The key to stopping a toddler throwing things is to direct their interest in movement towards positive and educational activities which utilise their desire to move themselves and objects, satisfy their inner physicist and test their problem-solving skills in these areas. Simply telling them to stop throwing will usually not work, while in the trajectory schema their brain is wired to seek out activities which feed the desire to learn more about movements. So instead distract their attention to a toy or activity that will safely allow them to explore their passion for movement.
Outside activities such as ball games, blowing bubbles, gardening (digging and watering), visiting a playpark and a sandpit are ideal.
For indoor activities, try balloons or juggling scarfs. Bath-time provides plenty of opportunities to play with the movement of water. Other toys to look for are those with ramps such as marble runs along with cars and trains.
Gift Ideas for the Toddler Who Loves Throwing Things
If can identify the trajectory schema behaviours in your child, choosing a gift they will love becomes easy! Anything that involves movement, particularly vertical/up-down movement or moving their own body will be a hit. Read on for some gift suggestions and recommendations:
A soft foam ball that can be safely thrown around indoors is a simple solution for rainy days. Look for a small, 4″ size ball to minimise the risk of damage. Look for something really lightweight so there’s no chance of that heirloom vase being knocked over. Juggling / Dancing Sensory Scarves are another recommended option. A ball pit can work wonders to contain the throwing activity.
Recommended: Set of 3 Pillow Balls, Soccer Design, 4″
The movement of the sand grains will be sure to keep your toddlers’ attention and a sandpit also makes a great racetrack! I prefer a sand table rather than a Sand Pit, it’s a little easier to clean up and helps keep toddlers out of the mess too, for added value look for a model that features a water play area too.
Recommended: Step2 Cascading Cove Sand and Water Table
Similar to the sandpit, moving soil around will catch the attention of a toddler who is very much into throwing things. A little set of toddler gardening tools can transform your wayward toddler into a gardening superstar helper – you’ll soon have them digging a trench for sowing seeds or removing weeds (don’t let them near your prized petunias!).
Pipe Building Bath Set
Help your toddler build a pipe course and then feed water through, your toddler will love seeing the water rushing out at the end and pouring it in over and over. This is a great educational toy and will come in useful when your toddler is experiencing other schema phases too.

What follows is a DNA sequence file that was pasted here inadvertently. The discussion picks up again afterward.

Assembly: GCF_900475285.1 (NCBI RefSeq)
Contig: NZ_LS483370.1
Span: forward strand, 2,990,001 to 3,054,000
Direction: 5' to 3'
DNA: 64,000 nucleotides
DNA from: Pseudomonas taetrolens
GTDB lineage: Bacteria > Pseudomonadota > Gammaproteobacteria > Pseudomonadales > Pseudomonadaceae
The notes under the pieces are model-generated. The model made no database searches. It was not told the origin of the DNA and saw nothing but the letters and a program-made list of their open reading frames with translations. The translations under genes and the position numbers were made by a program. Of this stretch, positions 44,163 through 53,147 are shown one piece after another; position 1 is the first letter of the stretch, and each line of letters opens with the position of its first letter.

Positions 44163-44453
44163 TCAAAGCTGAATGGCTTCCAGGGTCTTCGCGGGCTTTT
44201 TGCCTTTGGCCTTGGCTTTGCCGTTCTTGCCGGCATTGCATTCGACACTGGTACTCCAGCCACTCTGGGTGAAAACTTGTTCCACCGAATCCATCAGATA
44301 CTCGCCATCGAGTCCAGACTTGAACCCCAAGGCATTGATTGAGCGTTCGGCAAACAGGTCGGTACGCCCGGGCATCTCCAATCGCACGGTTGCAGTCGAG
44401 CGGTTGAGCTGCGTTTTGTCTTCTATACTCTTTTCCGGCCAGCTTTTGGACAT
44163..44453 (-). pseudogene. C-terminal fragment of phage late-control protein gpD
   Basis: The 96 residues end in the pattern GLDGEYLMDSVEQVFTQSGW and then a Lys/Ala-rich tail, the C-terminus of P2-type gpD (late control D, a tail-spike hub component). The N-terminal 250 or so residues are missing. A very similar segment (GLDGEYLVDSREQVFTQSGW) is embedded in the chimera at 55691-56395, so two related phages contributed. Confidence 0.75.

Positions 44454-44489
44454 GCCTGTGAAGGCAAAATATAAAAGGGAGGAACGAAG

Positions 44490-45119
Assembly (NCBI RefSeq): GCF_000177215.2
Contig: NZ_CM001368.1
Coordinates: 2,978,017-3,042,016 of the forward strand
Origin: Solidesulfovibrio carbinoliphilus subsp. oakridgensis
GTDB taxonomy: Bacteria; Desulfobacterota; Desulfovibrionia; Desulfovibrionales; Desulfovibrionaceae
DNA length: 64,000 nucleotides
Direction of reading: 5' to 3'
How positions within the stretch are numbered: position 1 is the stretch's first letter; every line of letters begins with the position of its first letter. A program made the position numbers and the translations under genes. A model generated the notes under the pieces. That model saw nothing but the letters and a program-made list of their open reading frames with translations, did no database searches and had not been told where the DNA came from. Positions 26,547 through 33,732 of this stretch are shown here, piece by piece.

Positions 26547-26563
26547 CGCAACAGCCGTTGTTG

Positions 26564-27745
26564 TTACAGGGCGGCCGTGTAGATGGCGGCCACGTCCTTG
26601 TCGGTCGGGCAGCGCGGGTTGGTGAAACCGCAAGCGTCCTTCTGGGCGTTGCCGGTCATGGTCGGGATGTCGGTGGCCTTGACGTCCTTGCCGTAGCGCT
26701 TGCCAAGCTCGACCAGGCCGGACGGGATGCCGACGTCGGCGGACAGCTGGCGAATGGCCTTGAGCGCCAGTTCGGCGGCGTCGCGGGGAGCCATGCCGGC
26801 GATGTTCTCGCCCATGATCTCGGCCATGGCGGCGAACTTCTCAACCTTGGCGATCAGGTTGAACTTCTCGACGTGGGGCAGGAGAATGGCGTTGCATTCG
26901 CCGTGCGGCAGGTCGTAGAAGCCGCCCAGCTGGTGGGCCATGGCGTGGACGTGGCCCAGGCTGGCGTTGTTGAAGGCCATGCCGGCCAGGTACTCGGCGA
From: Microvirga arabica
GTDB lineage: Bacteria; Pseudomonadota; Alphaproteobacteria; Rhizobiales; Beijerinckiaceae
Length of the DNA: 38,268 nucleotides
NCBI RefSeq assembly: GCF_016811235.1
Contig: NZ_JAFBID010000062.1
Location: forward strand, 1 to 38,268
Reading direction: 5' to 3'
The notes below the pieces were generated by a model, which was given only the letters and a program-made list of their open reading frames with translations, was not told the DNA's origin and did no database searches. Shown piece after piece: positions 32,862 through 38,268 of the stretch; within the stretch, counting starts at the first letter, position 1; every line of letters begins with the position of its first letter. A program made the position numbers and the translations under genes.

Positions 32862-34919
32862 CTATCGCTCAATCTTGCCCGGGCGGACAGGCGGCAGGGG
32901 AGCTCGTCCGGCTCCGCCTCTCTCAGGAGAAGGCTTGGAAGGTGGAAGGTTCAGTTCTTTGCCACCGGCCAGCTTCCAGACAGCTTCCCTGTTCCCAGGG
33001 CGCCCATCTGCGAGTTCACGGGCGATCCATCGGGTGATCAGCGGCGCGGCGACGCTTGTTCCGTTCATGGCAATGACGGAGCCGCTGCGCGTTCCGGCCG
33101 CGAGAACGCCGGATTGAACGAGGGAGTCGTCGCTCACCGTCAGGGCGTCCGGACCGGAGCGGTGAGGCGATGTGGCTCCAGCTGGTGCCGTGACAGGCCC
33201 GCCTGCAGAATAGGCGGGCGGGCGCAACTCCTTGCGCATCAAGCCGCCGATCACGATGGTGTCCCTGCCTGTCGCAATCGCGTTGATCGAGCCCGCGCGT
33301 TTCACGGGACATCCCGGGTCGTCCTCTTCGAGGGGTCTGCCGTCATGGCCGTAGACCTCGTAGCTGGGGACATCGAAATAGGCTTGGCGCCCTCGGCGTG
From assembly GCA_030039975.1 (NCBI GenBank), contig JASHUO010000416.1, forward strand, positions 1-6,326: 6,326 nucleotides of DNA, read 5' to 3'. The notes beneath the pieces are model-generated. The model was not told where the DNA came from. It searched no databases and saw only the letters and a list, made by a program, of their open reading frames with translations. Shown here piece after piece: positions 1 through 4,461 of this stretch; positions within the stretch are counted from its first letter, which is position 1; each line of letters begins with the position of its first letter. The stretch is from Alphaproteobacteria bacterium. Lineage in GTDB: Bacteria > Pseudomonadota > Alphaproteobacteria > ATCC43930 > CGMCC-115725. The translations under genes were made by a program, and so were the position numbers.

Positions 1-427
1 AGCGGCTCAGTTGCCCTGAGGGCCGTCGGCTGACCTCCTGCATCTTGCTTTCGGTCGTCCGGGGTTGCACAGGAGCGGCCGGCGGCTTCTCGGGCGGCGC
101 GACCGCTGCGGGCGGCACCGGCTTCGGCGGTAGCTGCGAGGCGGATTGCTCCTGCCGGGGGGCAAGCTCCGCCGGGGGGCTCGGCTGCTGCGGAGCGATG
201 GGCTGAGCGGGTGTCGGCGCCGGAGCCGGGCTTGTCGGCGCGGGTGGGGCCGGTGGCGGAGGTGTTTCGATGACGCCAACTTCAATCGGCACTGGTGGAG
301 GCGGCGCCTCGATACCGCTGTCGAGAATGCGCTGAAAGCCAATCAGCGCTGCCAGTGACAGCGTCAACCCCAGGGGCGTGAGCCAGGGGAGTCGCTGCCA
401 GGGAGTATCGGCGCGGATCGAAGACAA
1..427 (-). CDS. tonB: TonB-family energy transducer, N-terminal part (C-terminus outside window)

Recommended: Boon Pipe Building Bath Toy
Similiar to the pipe set for the bath, but more fun with your clothes on! Due to the marbles being a choking hazard keep these for the older (3+) toddlers. If you can stretch the budget, go for a Wooden Marble Run, they are much better made, whereas the plastic versions tend to be flimsy and you can find the pieces don’t fit together so well. This is a toy with a lot of longevity and a favourite with children as they grow older too, so it’s worth it to invest in a quality set.
Mini Indoor Trampoline
I’d recommend this a necessity for every toddler. Just a small space-saving model (which you can even keep indoors) is all that is needed to tire out a toddler with energy to burn. The up and down motion will satisfy their trajectory needs and save home furnishings from taking a pounding.
Recommended: Little Tikes 3′ Trampoline
For more ideas of Educational Toys suited to the under 5’s, check out these other articles:
In summary, a toddler who won’t stop throwing things is most likely in a perfectly normal developmental stage.
They are learning about their world and as their brain develops they are fascinated with the study of the laws of physics.
They will have a fascination with any activities and toys that involve movements – in particularly vertical up-down movements. They can easily be distracted from throwing objects by involving them in other more positive educational activities that allow them to explore movement in a more constructive way! By directing their play towards experimenting with movements and forces you can channel their toddler energies into less destructive learning experiences.
And next time you’re at that toddler playgroup and your toddler is chucking everything around, now at least, you know that they are simply exploring their multi-dimensional urges – as you duck from the flying building blocks headed towards you!
Did you find this article useful? I’d love to hear your stories in the comments of Toddler Trajectory Behaviour and tips you have to share!